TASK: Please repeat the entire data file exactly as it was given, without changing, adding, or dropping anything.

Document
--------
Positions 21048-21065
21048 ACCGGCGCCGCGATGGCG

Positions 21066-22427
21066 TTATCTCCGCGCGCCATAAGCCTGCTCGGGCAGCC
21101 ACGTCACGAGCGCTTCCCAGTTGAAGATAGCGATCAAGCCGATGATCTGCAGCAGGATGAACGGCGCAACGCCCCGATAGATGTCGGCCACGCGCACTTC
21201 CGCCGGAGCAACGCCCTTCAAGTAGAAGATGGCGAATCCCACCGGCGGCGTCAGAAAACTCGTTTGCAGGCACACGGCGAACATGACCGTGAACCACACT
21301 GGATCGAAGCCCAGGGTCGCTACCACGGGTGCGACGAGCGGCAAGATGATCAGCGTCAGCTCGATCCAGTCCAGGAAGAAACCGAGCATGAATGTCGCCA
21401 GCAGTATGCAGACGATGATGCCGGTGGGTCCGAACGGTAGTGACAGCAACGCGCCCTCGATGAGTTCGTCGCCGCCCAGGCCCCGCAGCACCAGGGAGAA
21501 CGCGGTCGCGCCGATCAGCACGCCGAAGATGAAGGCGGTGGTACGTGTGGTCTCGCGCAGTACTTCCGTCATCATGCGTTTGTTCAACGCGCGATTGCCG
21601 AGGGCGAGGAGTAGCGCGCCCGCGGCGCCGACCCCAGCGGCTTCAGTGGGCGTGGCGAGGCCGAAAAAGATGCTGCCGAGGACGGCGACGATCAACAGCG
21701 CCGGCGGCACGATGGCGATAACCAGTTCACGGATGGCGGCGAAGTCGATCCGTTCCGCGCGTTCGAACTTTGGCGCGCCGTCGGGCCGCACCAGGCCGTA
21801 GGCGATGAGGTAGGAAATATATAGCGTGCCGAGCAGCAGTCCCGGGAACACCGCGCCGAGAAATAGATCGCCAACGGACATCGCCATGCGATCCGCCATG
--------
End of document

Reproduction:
Positions 21048-21065
21048 ACCGGCGCCGCGATGGCG

Positions 21066-22427
21066 TTATCTCCGCGCGCCATAAGCCTGCTCGGGCAGCC
21101 ACGTCACGAGCGCTTCCCAGTTGAAGATAGCGATCAAGCCGATGATCTGCAGCAGGATGAACGGCGCAACGCCCCGATAGATGTCGGCCACGCGCACTTC
21201 CGCCGGAGCAACGCCCTTCAAGTAGAAGATGGCGAATCCCACCGGCGGCGTCAGAAAACTCGTTTGCAGGCACACGGCGAACATGACCGTGAACCACACT
21301 GGATCGAAGCCCAGGGTCGCTACCACGGGTGCGACGAGCGGCAAGATGATCAGCGTCAGCTCGATCCAGTCCAGGAAGAAACCGAGCATGAATGTCGCCA
21401 GCAGTATGCAGACGATGATGCCGGTGGGTCCGAACGGTAGTGACAGCAACGCGCCCTCGATGAGTTCGTCGCCGCCCAGGCCCCGCAGCACCAGGGAGAA
21501 CGCGGTCGCGCCGATCAGCACGCCGAAGATGAAGGCGGTGGTACGTGTGGTCTCGCGCAGTACTTCCGTCATCATGCGTTTGTTCAACGCGCGATTGCCG
21601 AGGGCGAGGAGTAGCGCGCCCGCGGCGCCGACCCCAGCGGCTTCAGTGGGCGTGGCGAGGCCGAAAAAGATGCTGCCGAGGACGGCGACGATCAACAGCG
21701 CCGGCGGCACGATGGCGATAACCAGTTCACGGATGGCGGCGAAGTCGATCCGTTCCGCGCGTTCGAACTTTGGCGCGCCGTCGGGCCGCACCAGGCCGTA
21801 GGCGATGAGGTAGGAAATATATAGCGTGCCGAGCAGCAGTCCCGGGAACACCGCGCCGAGAAATAGATCGCCAACGGACATCGCCATGCGATCCGCCATG